Joan Rough’s memoir begins like Picasso’s Guernica with images of violence and animosity, her home a war zone. It ends as its author promises in the book’s dedication “ . . . to all mothers and daughters who are seeking to love and forgive each other.”
I highly recommend this memoir to all who struggle to make sense of a complicated mother-daughter relationship. This true story lights the way to self-acceptance, forgiveness – and eventually, to healing.
September is the month of late harvest. Those who preserve garden fruits and vegetables have proudly counted Ball jars and bags of frozen goodies before storing them to enjoy this winter.
My Canadian blogger friend, Linda Hoye, finds joy in the process and has made an art form of photographing her rich store of nutrition. On her website August 22 she tallied all the edibles she’s canned. Click on the link to see what’s inside those 288 jars along with a list of freezer delights and a dehydrator that hummed with banana chips, cherries, and raspberries.
Linda is carrying on a tradition very much like my mother, grandmother, and generations before her. Here my jubilant Grandma Longenecker exclaims, “All the lids on our Ball jars have sealed with a ‘Pop'” as my mother looks on.
The September 2016 issue of The Mennonite magazine has featured an article with several of my Grandma Longenecker’s recipes, including the savory chicken pot pie recipe I helped her make as a girl. Here is the link to this story. (On the link, click on the left arrow where the story begins.)
Do share your memories of the canning process – pride, joy, the arduous work – even mishaps are welcome here around the kitchen table.
Do you still preserve garden food for the winter? We’re all ears!
“I think of my canning as fast food, paid for in time up front.”
~ Barbara Kingsolver, Animal, Vegetable, Miracle
Coming next: An Artist Writes Memoir: Joan Z. Rough’s Scattering Ashes
My writer friend Janet Givens and I have both said Goodbye to houses this summer. She, to a vacation house on a canal in Chincoteague Island, Virginia, and me to our family homestead 12 miles from the beach in Jacksonville, Florida, geographically about 750 miles apart as the crow flies.
Our meeting in 2014 was also geographical – and digital. I responded to Janet’s post about her Peace Corps experience in Kazakhstan, linking her experience to my trip to Ukraine, both countries with a Soviet-era history. From there the connection continued on each other’s blogs. That was until I, along with 5-6 other writers, were invited to her cozy log house on the Island. You can view the view memories of that magical first trip here.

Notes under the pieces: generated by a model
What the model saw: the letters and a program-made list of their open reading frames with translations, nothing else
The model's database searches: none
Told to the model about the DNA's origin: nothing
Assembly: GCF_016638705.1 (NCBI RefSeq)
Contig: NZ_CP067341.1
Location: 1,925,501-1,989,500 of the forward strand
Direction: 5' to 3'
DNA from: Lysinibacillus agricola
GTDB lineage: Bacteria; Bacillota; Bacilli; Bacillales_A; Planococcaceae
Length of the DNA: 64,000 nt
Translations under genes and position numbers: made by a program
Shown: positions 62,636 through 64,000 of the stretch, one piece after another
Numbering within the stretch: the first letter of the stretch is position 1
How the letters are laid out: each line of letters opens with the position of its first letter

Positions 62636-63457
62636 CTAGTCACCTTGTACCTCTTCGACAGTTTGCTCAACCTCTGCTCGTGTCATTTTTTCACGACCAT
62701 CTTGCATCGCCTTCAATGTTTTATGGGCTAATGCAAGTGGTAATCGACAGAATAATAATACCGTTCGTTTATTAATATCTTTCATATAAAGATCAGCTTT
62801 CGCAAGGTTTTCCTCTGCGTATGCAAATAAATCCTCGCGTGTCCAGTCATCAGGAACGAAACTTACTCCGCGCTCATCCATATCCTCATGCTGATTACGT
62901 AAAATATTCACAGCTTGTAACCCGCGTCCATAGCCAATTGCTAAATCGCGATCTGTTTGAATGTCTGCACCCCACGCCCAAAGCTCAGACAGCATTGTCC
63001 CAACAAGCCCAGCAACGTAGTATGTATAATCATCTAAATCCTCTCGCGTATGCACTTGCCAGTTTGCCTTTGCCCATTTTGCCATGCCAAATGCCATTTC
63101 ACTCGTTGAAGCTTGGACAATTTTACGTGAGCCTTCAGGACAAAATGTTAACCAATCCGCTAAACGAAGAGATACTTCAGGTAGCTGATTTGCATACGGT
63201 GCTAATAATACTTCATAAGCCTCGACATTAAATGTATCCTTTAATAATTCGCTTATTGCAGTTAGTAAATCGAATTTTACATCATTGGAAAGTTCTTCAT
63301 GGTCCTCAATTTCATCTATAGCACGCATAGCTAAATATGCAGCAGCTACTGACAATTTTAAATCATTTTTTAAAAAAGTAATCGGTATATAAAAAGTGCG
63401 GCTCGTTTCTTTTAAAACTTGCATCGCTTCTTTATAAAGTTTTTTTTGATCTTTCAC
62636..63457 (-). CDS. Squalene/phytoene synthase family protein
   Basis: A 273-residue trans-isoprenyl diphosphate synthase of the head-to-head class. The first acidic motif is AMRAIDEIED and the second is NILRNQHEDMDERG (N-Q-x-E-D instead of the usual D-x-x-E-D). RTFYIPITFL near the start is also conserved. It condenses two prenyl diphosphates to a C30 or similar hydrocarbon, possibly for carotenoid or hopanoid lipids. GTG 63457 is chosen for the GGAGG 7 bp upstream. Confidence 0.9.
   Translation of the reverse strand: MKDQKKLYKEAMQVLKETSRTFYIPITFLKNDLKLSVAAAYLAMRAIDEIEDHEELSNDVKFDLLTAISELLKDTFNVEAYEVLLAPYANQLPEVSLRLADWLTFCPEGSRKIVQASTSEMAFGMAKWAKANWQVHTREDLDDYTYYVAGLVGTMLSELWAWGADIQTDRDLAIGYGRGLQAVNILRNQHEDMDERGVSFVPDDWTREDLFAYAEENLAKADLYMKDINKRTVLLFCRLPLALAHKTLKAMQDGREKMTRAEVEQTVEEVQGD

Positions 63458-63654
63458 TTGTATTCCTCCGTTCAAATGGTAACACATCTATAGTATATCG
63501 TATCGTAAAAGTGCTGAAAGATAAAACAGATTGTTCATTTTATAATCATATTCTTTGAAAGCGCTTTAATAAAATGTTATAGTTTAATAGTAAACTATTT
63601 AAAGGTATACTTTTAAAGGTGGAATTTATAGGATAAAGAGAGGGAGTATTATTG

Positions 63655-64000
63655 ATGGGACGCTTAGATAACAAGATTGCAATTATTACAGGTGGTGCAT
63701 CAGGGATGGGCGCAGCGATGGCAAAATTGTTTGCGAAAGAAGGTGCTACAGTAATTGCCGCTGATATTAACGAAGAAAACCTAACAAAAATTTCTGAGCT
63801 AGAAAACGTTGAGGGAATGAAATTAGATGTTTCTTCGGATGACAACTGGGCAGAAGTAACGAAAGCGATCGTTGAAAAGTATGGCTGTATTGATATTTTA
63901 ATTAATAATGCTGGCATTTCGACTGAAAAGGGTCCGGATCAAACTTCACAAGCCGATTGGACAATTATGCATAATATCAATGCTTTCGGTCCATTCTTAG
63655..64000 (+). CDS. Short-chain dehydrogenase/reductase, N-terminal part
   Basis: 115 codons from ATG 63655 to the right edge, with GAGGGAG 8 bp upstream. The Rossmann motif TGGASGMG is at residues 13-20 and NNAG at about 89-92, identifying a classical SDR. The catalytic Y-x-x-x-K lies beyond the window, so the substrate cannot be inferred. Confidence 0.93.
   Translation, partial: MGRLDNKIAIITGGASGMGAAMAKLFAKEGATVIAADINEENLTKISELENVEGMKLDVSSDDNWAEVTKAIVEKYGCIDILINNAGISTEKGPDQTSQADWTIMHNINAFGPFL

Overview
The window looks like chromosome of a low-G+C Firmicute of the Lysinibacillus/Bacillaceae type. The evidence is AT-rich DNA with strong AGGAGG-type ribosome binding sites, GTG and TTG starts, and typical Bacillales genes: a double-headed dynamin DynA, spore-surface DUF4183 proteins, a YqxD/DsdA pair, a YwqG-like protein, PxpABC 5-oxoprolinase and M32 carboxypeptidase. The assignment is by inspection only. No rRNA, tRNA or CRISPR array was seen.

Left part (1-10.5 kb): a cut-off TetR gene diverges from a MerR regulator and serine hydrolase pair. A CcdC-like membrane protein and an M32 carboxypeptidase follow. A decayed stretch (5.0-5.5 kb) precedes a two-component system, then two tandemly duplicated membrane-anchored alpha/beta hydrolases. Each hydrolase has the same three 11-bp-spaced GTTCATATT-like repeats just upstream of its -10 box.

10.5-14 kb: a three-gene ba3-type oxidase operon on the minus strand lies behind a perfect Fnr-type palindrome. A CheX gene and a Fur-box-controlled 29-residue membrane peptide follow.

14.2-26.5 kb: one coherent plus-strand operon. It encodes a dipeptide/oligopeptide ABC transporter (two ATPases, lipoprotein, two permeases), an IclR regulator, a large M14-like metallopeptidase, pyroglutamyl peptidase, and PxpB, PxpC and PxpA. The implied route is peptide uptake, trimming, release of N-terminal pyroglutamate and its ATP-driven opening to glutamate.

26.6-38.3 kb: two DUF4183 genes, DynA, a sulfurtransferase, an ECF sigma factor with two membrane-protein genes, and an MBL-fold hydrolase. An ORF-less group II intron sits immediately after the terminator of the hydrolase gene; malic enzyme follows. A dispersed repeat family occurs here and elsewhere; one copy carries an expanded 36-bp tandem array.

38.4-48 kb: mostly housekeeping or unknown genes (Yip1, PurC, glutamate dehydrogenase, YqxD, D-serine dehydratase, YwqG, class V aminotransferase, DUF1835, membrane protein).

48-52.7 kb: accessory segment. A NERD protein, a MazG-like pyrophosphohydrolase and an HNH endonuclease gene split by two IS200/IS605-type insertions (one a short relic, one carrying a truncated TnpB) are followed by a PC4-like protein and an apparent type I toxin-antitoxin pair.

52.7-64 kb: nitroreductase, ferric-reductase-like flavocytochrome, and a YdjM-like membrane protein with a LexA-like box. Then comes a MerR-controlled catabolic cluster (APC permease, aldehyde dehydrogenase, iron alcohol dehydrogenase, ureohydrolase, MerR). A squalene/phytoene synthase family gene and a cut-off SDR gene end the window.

I know many of the nooks and crannies of Janet’s special place and feel I’m such a lucky duck to accept her invitation not once but twice to the spacious log house for a writers’ retreat. I can understand her bittersweet sentiments as she lets go of it now.
On both trips, we spent time writing, eating healthy food, talking and laughing in the sunroom, and gazing at the sparkly bay, which leads out to the Atlantic.
Ah, and seeing the ponies, personal and close up:
A Vermonter, Janet is bidding farewell to her second home after 22 years. We’ve lived in our house, our primary residence, for 37 years. Pencil marks on the kitchen door record our kids heights from ages 8 and 9 ½ until they were teens. Photos of our long history there fill family albums.
Of course it’s a cliché, but life really is all about trade-offs and feeling gratitude for what is now. I think Janet would agree with the J. R. R. Tolkien quote below. I know I do!
Maybe you have had attachments to a house in your past, perhaps a childhood home or one you used to own or visit.
Golly, it could be the one you live it right now. Grab a cup of something cool or warm and let’s have a chat! 🙂
Above all, do check out Janet’s own thoughts about her love affair with the Chincoteague house here on her blog. You can also find a link to her memoir there: At Home on the Kazakh Steppe.
I’ve written about a Mouse, a Madras dress, Marie Kondo, my Mate’s stored secrets and Louisa Adams’ Moving adventure during our Big Move from a tri-level to a single floor. Now we are settling in. You may be curious about what happened to all the books originally stacked on the shelves of my three adjoining bookcases next to my former writing desk.